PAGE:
Dropbox today announced that it’s acquired FormSwift, a cloud-based platform designed to help businesses build, edit, approve, share and print custom personalized documents. Under the terms of the agreement, which closed yesterday, Dropbox will pay $95 million in cash for the San Francisco-based startup, which will soon join the Dropbox team.
In a press release, Dropbox says that FormSwift will bolster the former’s existing document storage, signing and sharing capabilities, including Dropbox Sign, Dropbox Forms and DocSend, bringing Dropbox closer to its goal of building an end-to-end “agreement workflow capability.”
“At Dropbox, we’re building tools to help our customers succeed in today’s virtual-first world by modernizing manual workflows and digitizing tasks,” VP and GM of Dropbox’s document workflows group Chetan Dandekar said in a statement. “With a similar customer base of small businesses and freelancers, and a library of commonly used forms and agreement templates, we firmly believe that FormSwift is a strong addition to our document workflows product suite, and will help us bring even more value to our customers.”
FormSwift was co-founded by David Becker and Sathvik Tantry in 2012 with the goal of reducing the amount of time businesses spend filling out commonly used forms. The platform allows corporate customers to use prebuilt templates to design forms like onboarding waivers, rental agreements and NDAs, fill up documents through editing tools or create reusable, shareable and completable forms by adding various custom fields.
FormSwift — which appears to have taken on no outside funding prior to the acquisition — claims that it’s helped to create more than 10 million documents to date for small-business owners and contractors.
“Over the last decade, FormSwift has become a leading provider of tools to help people easily create, edit, sign and collaborate on documents and workflows in the cloud, eliminating unnecessary printing, faxing, and snail mail,” Tantry said in a statement. “By joining forces with Dropbox, we can better scale our capabilities to make work easier for a larger number of small businesses and freelance customers.”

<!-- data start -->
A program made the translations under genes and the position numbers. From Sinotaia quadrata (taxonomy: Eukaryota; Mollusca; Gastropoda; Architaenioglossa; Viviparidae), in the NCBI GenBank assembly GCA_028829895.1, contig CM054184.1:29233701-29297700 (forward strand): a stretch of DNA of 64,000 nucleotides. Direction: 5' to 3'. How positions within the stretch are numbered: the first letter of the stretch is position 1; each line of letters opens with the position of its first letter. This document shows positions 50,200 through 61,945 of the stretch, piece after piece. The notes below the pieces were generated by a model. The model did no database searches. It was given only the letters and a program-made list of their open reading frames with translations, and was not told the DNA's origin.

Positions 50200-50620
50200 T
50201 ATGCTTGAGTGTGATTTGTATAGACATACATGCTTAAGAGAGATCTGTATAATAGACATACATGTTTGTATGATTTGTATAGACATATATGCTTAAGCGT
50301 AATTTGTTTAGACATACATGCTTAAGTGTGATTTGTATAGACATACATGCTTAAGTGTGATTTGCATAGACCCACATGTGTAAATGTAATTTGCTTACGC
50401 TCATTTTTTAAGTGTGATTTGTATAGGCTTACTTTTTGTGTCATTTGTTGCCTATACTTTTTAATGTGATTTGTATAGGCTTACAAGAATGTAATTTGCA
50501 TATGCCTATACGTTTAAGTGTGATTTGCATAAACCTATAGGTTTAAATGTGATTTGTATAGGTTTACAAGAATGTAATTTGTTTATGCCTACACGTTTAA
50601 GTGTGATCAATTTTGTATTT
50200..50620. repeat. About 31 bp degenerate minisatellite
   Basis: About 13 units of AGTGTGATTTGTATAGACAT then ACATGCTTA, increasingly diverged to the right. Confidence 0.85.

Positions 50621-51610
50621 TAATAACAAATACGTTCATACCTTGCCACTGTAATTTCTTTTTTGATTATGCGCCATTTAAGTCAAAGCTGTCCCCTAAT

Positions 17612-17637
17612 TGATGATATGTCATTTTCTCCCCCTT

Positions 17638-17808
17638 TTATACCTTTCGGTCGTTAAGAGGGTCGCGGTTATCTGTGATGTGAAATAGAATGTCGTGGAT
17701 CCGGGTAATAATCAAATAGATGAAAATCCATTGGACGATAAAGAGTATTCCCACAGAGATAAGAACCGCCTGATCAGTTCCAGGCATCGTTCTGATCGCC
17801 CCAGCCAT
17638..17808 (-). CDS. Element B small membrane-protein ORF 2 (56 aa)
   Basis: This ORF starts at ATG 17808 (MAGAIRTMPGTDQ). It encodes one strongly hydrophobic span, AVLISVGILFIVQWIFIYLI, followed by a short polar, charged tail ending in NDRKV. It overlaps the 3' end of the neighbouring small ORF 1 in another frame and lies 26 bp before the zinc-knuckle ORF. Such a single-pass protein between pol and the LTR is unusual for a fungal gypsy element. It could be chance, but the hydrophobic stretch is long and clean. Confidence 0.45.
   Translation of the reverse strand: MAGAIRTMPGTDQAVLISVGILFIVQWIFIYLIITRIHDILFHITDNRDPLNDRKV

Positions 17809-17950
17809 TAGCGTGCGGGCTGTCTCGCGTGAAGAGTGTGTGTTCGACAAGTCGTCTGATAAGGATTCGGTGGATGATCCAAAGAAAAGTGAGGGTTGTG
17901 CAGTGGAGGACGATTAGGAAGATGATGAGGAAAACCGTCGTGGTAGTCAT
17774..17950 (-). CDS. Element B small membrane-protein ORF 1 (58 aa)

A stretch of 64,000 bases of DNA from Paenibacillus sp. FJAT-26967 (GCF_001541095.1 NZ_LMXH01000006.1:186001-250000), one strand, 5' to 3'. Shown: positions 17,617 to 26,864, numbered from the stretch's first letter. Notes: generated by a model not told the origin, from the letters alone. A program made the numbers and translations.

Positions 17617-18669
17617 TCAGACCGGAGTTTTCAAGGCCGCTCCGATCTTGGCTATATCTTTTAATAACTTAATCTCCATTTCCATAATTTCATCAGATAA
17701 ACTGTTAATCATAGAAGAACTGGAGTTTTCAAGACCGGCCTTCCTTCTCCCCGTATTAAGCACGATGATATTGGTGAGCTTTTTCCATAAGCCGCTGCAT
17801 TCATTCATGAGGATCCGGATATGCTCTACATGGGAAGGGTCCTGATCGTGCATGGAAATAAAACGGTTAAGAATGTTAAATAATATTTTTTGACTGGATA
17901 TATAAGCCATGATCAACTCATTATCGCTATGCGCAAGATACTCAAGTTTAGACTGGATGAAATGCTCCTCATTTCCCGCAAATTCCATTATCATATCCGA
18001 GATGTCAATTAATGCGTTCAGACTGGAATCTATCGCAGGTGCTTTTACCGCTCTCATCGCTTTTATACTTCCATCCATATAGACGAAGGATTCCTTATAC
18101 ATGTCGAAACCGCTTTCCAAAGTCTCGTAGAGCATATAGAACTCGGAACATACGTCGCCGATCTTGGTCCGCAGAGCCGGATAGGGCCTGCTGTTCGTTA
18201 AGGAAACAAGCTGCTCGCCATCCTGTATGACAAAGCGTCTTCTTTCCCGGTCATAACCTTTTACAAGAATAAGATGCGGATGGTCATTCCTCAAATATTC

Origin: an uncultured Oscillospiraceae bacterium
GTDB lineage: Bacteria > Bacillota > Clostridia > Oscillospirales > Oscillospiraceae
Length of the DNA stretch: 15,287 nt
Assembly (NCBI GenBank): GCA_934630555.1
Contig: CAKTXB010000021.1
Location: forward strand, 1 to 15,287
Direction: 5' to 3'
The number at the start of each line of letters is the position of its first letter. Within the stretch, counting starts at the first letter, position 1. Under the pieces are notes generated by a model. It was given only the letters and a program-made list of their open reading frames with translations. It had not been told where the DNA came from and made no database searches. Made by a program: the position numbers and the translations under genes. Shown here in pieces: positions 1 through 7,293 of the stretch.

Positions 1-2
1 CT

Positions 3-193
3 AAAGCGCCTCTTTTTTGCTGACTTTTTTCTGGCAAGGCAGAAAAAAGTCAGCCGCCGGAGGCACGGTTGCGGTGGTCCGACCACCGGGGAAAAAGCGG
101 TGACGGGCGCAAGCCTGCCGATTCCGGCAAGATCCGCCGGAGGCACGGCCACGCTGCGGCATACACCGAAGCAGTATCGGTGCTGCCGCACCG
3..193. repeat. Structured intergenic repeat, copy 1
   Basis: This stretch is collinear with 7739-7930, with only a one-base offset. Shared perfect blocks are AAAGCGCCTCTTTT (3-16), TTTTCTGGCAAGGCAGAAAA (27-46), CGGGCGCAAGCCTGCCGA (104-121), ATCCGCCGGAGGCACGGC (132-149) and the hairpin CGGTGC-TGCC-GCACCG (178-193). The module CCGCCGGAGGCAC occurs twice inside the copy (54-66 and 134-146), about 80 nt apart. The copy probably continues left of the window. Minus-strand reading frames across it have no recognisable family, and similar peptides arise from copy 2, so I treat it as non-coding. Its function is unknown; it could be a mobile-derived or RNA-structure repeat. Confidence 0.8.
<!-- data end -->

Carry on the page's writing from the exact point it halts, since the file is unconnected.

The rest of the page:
Dropbox’s purchase of FormSwift comes after the storage giant snatched up Boxcryptor assets, a startup that protects companies’ data across numerous cloud services, earlier this year. Both are a part of a continued small acquisition strategy that looks to enhance rather than cannibalize Dropbox’s core services to better position them against rivals in the ultra-competitive cloud storage space.
So far, Dropbox has made 28 such acquisitions, according to Crunchbase data, the largest being the buyout of HelloSign in 2019 at a reported $230 million. In addition to enhancing its existing product offerings, the purchases have fueled the launch of new Dropbox services like Dropbox Shop, which launched earlier this year with tools that let creators sell digital content directly to their customers.
Dropbox, which will announce its Q4 earnings in the next few weeks, beat analysts’ estimates last fiscal quarter after a year of slow but steady growth, expanding its paying user base to 17.55 million (versus 16.49 million in Q3 2021). Revenues increased 7% annually to $591 million while net profit was $83.2 million, up from $75.6 million in the third quarter of 2021.
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